The image above was our first meal in the city. We had the grilled tuna jaw (tried this for the first time in Japan), tuna eggs sizzling-style, and tuna sushi and maki.
HORY MORY everything was so goooood! I cannot even begin to describe how amazing the seafood is in Davao. I suppose you just need to travel there and discover for yourself! BTW, below is a dish made with tuna eggs done sizzling style… so good!
One of our most memorable meals involved dropping by Roxas avenue’s night market. The night market was a long stretch of makeshift BBQ stalls. The farther end of the strip was comprised of sellers selling handicrafts.
The BBQ stalls have all sorts of skewered meats and seafood, all beautifully presented for people to see. Ordering is done “turo-turo” style, which is a Filipino term for point-point. You literally point the stuff you want and they grill it for you. They have tables nearby and you wait for your order.
As you can see, we had grilled squid and grilled tuna jaw (they were massive so we didn’t order more). We got steamed rice and lato salad, which is a type of seaweed. We see lato on every menu in Davao, btw. They are clearly fond of their lato.
We also had fruit shakes because we’re in the tropics after all. Mango shake for the hubs and avocado shake for me. Unfortunately, I think my drink was the reason why I had the stomach flu. It was the only food that the hubs and I didn’t share.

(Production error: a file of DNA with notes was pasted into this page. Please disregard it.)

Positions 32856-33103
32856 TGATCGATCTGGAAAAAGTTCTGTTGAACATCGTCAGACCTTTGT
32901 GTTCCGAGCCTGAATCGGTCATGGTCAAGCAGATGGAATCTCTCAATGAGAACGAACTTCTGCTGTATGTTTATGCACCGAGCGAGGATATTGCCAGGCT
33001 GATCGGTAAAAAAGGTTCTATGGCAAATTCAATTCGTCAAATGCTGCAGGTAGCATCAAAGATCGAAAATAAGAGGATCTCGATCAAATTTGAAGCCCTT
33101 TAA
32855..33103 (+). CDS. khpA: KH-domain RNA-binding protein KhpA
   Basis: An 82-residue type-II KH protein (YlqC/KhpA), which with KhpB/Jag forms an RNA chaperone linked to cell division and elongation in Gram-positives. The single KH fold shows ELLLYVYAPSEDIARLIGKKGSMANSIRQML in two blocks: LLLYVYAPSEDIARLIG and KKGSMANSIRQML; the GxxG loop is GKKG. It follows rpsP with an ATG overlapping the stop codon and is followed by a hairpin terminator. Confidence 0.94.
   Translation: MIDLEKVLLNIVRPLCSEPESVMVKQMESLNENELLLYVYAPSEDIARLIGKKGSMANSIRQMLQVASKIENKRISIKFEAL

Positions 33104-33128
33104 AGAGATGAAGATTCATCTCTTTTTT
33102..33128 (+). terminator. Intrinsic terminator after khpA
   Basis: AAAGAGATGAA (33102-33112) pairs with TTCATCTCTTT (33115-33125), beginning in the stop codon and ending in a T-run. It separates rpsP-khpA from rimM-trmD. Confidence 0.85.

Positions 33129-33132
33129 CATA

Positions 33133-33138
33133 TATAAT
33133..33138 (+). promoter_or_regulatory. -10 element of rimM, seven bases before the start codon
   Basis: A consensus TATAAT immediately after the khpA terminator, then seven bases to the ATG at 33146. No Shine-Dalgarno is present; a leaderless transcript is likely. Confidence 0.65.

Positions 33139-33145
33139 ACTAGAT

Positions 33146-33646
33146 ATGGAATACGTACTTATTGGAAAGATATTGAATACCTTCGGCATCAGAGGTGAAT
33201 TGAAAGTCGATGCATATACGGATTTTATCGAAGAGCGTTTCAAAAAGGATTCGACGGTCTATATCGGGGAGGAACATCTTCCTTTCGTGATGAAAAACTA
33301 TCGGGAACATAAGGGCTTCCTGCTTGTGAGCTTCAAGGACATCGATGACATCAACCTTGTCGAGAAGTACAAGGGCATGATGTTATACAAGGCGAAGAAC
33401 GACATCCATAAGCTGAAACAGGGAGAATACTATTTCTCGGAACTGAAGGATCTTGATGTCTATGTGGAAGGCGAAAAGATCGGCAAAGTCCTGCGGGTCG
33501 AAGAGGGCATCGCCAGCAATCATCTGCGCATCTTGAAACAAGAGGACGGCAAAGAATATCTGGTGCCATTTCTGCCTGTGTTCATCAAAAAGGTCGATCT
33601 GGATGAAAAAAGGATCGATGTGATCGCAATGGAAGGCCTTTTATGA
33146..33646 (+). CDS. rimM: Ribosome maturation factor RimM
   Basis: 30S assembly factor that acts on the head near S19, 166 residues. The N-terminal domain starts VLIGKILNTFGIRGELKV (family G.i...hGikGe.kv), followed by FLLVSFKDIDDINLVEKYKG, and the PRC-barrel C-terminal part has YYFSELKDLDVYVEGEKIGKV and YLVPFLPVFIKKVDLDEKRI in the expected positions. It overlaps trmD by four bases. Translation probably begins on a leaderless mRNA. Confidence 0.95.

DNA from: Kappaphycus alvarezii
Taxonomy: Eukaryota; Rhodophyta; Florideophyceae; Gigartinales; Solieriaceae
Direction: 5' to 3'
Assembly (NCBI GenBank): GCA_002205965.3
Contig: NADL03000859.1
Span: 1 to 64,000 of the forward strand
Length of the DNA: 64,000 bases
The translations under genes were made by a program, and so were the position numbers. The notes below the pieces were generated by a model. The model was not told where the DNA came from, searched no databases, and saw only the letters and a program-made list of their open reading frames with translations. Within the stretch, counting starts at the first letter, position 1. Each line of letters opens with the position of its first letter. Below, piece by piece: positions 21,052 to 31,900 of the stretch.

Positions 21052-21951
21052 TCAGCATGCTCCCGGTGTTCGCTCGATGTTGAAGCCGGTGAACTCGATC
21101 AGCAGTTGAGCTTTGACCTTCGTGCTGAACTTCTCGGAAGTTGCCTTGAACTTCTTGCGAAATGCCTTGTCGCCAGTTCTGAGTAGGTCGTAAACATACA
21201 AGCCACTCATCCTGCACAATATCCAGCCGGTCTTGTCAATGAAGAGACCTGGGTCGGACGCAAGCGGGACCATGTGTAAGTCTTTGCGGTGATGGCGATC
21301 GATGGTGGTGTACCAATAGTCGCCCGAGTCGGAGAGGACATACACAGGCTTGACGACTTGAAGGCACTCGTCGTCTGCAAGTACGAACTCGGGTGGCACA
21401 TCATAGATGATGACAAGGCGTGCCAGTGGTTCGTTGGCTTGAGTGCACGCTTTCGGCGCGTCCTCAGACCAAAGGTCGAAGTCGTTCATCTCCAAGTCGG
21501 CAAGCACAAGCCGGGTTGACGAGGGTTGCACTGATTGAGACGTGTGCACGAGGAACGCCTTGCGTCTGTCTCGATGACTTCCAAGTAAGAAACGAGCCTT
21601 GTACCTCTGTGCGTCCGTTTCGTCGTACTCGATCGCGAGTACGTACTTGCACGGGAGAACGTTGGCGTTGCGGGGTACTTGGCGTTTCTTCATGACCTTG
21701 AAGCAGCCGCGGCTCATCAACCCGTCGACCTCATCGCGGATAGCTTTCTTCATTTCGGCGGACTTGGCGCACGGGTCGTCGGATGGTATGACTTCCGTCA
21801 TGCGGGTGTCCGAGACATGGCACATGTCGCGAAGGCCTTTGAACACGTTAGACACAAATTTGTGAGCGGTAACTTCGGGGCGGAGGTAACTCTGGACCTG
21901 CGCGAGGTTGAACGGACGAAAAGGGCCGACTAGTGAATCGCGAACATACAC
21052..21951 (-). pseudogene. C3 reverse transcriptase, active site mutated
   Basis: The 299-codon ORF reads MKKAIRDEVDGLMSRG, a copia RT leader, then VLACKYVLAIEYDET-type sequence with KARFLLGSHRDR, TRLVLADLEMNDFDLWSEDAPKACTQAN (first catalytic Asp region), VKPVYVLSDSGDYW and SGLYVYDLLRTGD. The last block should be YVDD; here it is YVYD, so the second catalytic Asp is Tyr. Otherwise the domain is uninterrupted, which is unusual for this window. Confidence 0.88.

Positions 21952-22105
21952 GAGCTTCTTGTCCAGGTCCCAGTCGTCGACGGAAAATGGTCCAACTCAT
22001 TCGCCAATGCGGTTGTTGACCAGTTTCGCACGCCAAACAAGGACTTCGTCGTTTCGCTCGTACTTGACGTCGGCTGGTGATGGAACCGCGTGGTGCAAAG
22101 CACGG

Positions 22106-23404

When the dishes are served, fresh off the grill, you will be given plastic gloves so you can eat without using any utensil. I hope these plastic things were biodegradable. The number of plastic wrapping they use for every customer was making me uncomfortable. I took comfort knowing Davao was quite eco-friendly.
Durian: As Bad Smelling as I Remember It
A trip to Davao isn’t complete without buying durian. Now, I can’t stand the smell and taste of durian but somehow my mother loves the fruit. We asked several locals where the best place to score durian and most suggested Magsaysay Park.
Magsaysay Park has a long strip of fruit stalls where locals sell everything from Durian candies to golden pomelo. Since durian happens to be the most popular Davaoan fruit (and it’s in-season), the stalls have loads of durian fruits piled high by the road. It’s great that the sellers will cut and pack the durian for you. A container is hella expensive though. We paid almost PhP 1,700 for a single container.
Back in the day, durian was not allowed by airlines because of the stench. Thanks to the new packaging, the durian is now travel-friendly… but you gotta get it checked in still!
We also got a taste of the local chocolates! Malagos’ Dark chocolate is an award-winning brand based in Davao. The brand specializes in “single-origin” chocs, which meant the chocolates were ethnically planted, harvested, processed, and packed in a single origin. In this case, Davao Oriental.
I love dark chocs and would choose them over milk chocs anytime so this was a great treat. Usually, PH chocos are quite grainy and sugary. Malagos Dark chocolate is anything but! The chocs were so smooth and flavorful. There are three variants, as seen above. The bitterness will vary and I chose the 72%. So good! My only regret is not getting more cuz these are hella expensive.
… and that concludes my travel diary! Still missing the beach and hoping to return to Davao soon. Can’t wait for the summer, we’re headed to Caramoan, woot!